I think we'll be repacking these regularly in the future, and spares will be going in the toolbox.
It's a messy job, BUT you oughta learn how in the comfort of your driveway and in close proximity to liquid refreshments. It sure beats trying to do it on the side of the interstate in a blizzard, I can attest that sucks.

Grease, grease, and grease some more whenever you think about it. I carry a mini grease gun in the tool box. You ID and MT folks don't seem to have many putin/takeouts where you can float a boat onto the trailer, so you are probably saving some wear there. JC Whitney and other interweb sites have axels for cheap, they should be easy to put on. You may want to think about getting the biggest tire you can fit on the trailer, less rotation = less wear.

I saw a trailer shoot a wheel off at 70mph, toasted the hub and axle. It was funny only because he'd had been bragging about NEVER having to lube his bearing buddies.

Now I better go grease my axles after talking shit!
 

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Discussion Starter #13
Does anyone have good or bad experiences sinking their trailer?

Um, this might be our problem. Our raft & frame are heavy, and last weekend it was just the two of us, and not a soul at the takeout (freaky - 4th of July - WTF) to help. So instead of taking the frame off the boat and loading them separately, we backed into the river just enough to float the boat up next to the trailer and we could horse it up ourselves. I didn't think we got the hubs in, but we may have. It seems too coincidental for it not to be the cause. That's why I'm thinking waterproof hubs/seals/bearings etc.
 

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Sounds like you have it covered, good info from good folks. If I might suggest this stuff. It is marine grease meant just for bearings that are subject to dunking. You should be able to get it from napa in your area. It specifically resists washout due to submerging. (even the best of seals seem to let a little water in) It is made by Sta-lube. All that I use. Good luck!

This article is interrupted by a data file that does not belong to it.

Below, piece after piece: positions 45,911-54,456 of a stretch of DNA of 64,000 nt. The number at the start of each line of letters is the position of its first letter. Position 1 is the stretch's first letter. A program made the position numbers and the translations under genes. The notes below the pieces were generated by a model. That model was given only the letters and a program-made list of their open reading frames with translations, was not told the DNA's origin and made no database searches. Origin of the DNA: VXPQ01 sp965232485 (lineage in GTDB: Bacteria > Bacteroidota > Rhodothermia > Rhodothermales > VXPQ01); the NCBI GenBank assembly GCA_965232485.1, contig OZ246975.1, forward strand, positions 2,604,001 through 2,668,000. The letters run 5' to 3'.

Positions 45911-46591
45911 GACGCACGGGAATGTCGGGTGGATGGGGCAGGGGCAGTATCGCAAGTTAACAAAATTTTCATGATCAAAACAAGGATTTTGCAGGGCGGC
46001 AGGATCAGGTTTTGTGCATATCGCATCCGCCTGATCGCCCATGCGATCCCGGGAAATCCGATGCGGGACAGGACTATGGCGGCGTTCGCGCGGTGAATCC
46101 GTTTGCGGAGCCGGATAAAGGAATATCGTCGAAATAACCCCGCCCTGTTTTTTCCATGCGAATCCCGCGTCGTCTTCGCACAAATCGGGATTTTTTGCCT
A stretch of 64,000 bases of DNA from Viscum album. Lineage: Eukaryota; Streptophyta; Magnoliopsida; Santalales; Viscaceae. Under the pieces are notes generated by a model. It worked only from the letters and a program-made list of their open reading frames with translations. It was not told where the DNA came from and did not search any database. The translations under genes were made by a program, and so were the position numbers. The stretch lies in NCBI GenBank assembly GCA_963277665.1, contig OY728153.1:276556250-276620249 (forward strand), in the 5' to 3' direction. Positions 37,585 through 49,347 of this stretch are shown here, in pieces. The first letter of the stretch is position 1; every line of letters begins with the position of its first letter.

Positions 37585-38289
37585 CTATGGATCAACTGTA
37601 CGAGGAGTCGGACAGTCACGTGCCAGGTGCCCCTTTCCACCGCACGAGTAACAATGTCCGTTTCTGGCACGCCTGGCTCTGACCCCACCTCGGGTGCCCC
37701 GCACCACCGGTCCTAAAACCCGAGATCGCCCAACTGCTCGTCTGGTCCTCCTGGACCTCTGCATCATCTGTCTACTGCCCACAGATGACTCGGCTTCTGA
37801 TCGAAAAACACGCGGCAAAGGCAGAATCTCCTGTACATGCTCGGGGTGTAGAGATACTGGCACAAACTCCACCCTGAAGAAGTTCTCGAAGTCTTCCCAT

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Hate to repost, but bearing buddies are junk. If you do replace an axle go with EZ lube axles made by dexter axle. They are built with a drilled out spindle with a zerk on the end that allows the grease to push through the back bearing forward. If you are careful to allow time enough for the grease to ooze forward and not pop the seal out the back it will repack the bearings without taking the wheel off. These are the standard nowadays, and it is hard to find a good trailer without them. They also do not have springs but incorporate a pressed in torsion axle with dropped spindles , no axle across the middle (way better clearance).
 

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What he said.

I have to replace one of my DExter EZ lube axles(bent), the whole thing with hubs is like $250, I always back the trailer in the water when possible, well worth it to me.
 

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First I will admit to not having read every post or watching the video so if I am redundant I apologize. Packing the bearings correctly is important. Simply smearing grease on the race and rollers will not do. Another important and often overlooked part of all of this is assuring that you adjust the re packed or new bearings to the proper running clearance. A wheel bearing that is too tight will self destruct quickly, and too loose can cause the grease to prematurely run out and cause burnelling (pitting) of the race. With a little research this can be done easily by even the most non mechanical. Good luck!
 

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Get a new axle

I went through this last year. Went to ainsworth repair in denver and they took good care of me.

They got a replacement, welded the brackets on, and had it back to me in 2 days. ~150 bucks out the door.

Ainsworth Trailer Repair ? Denver, CO

You're gonna end up doing this in the long run. No point in wasting 100 bucks on a new hub and bearing.
 

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wheel bearings are to easily maintained not to be one of the items on your check list, same as your boat and gear. Repack the bearings with bearing grease at least twice a year and more often if you submerge your axles in water, to check for wear jack the trailer wheel off the ground and shake it in and out looking for slack, tighten the axle nut just enough to take the slack out, do not over tighten the axle nut.If you are afraid to get a little or a lot of grease on your hands take it to a shop.
 

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If the spindle's bent, just get a new axle

I went through something similar after spending a summer in MT where I was able to back down into the river on the fine concrete boat ramps after doing solo after-work floats near Libby. After coming all the back to CO, the bearings failed that fall, the spindle was shot, and I made the mistake of assuming a new axle would be much more expensive than repairing the spindle. The shop that had the trailer re-welded the spindle on crooked and a few months later I noticed the tire was wearing very unevenly. I don't remember the exact pricing but I think I was able to get the entire axle & bearings replaced for about $75 more than the yearly bearing replacement I've been doing.

-AH